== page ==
All he wants to do is to steal a necklace.

NvU: It’s the seventh time you did a film with Jack Nicholson since the sixties. How did you two meet?

Rafelson: I was attending screenings at a film society in Los Angeles. And when I like a movie I have the tendency to stand up and cheer: (loud) Yeah, great, great! Be noisy and physical about it. (stomps) And there was somebody in the theatre who did this consistently when I did it. And finally, I wondered: Who was the other guy who seems to yell. And I went over and introduced myself. And that’s how we met. I’m always interested in people who react. The other night it happened again. I was at the screening of my own film at the British film institute. Before that there was an honor run on Ken Loach, an extraordinary English director. There was a guy behind me, who was cheering the way I was cheering: (shouts) Yeah, yeah, yeah! Not this blight English cheer. Later on, the night I was introduced to the guy. He was laughing very hard. And it turned out to be Terry Gilliam. He’s a guy I probably can relate to. Anyway.

Go on! Ask Questions!

NvU: You make independent movies for thirty years. How did it change?

Rafelson: It hasn’t gotten easier. First of all, the expensive moviemaking has going up considerably. What used in Hollywood a low budget movie when I was making independent films would be in the area of a million to three million dollars. Now it’s ten to twenty million dollars, that’s a low budget movie! A medium budget movie is twenty to fifty million dollars, and an expensive movie is fifty to A HUNDRED MILLION dollars. These are numbers I can’t even comprehend. I cannot understand it. So when you try to make an independent film today, people assume it’s going to cost a few million dollars. A cheap independent movie. That’s a big investment. And so people now want to insure that investment. On the independent market as well, by putting either in movie stars or soundtracks, they can sell pop song. So, if you’re seeking to make an independent film that is like independent films of the seventies… I put the pop songs in where they belong. Don‘t tell me to put pop songs in!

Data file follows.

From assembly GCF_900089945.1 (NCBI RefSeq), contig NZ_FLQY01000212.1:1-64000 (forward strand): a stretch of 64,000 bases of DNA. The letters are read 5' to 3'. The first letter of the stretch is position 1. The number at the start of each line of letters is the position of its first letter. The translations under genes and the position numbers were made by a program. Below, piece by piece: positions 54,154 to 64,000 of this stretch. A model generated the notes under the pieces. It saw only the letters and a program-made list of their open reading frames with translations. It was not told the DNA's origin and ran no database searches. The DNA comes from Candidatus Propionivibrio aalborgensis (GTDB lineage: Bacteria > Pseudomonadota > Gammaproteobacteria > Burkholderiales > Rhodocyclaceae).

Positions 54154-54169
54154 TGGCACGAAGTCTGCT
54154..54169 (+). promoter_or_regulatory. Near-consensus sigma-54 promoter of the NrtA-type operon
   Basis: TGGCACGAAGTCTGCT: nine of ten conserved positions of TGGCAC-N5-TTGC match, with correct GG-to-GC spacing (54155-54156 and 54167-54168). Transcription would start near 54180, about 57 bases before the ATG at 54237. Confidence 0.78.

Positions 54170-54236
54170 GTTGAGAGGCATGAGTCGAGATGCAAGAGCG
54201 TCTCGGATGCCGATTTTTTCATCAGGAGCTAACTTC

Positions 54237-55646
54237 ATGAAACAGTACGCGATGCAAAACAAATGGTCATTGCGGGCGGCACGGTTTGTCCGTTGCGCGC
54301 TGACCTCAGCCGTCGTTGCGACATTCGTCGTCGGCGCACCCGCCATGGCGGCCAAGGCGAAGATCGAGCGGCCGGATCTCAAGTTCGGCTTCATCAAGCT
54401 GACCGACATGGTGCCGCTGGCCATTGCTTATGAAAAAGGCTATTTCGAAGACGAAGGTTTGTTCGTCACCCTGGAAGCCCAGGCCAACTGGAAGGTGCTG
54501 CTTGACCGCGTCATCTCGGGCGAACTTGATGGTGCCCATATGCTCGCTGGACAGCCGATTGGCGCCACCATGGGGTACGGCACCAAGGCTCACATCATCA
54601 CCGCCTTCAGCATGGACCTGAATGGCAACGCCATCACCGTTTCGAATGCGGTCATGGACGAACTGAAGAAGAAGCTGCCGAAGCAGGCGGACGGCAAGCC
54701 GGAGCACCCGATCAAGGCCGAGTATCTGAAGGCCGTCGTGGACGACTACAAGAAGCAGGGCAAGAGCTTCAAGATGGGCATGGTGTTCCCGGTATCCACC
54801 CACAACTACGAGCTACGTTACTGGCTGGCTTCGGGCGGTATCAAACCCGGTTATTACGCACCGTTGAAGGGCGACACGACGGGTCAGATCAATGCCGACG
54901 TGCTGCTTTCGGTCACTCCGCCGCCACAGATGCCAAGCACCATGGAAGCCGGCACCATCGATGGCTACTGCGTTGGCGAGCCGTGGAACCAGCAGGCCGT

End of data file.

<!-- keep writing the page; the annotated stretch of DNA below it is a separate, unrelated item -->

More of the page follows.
NvU: You usually pick talented but quite unknown actors in your films. You discovered Schwarzenegger, Jessica Lange, Sally Field for the movies. How do you find them?

Rafelson: (pauses) – I think I have an instinct. It’s been seasoned. In the beginning I felt I was lucky, but then it happened too many times. First of all, I have patience. I’ve seen over 150 actors for the part of Stephen Dorff.

NvU: Do we know some of them?

Rafelson: You probably know all of them, but I didn’t know them. For the women the same amount. For Jessica Lange’s part in “The Postman Always Rings Twice“: 175, for “Stay Hungry“: 150 women, and the picture went to Sally Field. She had never been in a movie before.
You have to have patience. But a lot of people don’t want to spend their lives sitting in a room, meeting boring actors.

NvU: Is this the same patience you use on difficult actors, Ellen Barkin said that she’d been stoned half of the way through “Man Trouble“. Or Debra Winger…

Rafelson: (flabberghasted) She was stoned?!

NvU: She said on Jay Leno that she smoked pot. And Nicholson helped her through the scenes. Debra Winger as well is supposed to be difficult in handling.

Rafelson: They were not difficult when I worked with them.

NvU: What is it you do with them?

Rafelson: Because I have a reputation for being difficult. I don’t think it’s earned. It’s more because of this incident that took place that became mythologized, that I punched out a studio head. But I am the director of the film. And I don’t want people running amok on the Set. So I usually say to the actor who comes in and is supposed to be difficult: “No matter how difficult you are, I’m more difficult. And this could become a very difficult set. So why don’t we make an agreement? Let’s be difficult, but let’s not be difficult on the set. Let’s be difficult a quarter of a mile off the set. So if you have a problem now or a tension, if you’re gonna freak out, signal me. And I’ll walk with you, and we can fight it out away from here.“ Because when you begin to have this kinds of thing on the set or “I won’t come out of my dressing room“, you begin to have all kind of crew members taking sides. It becomes silly, absurd.

NvU: With whom did you walk off the set?

Rafelson: Debra.

NvU: After how many minutes?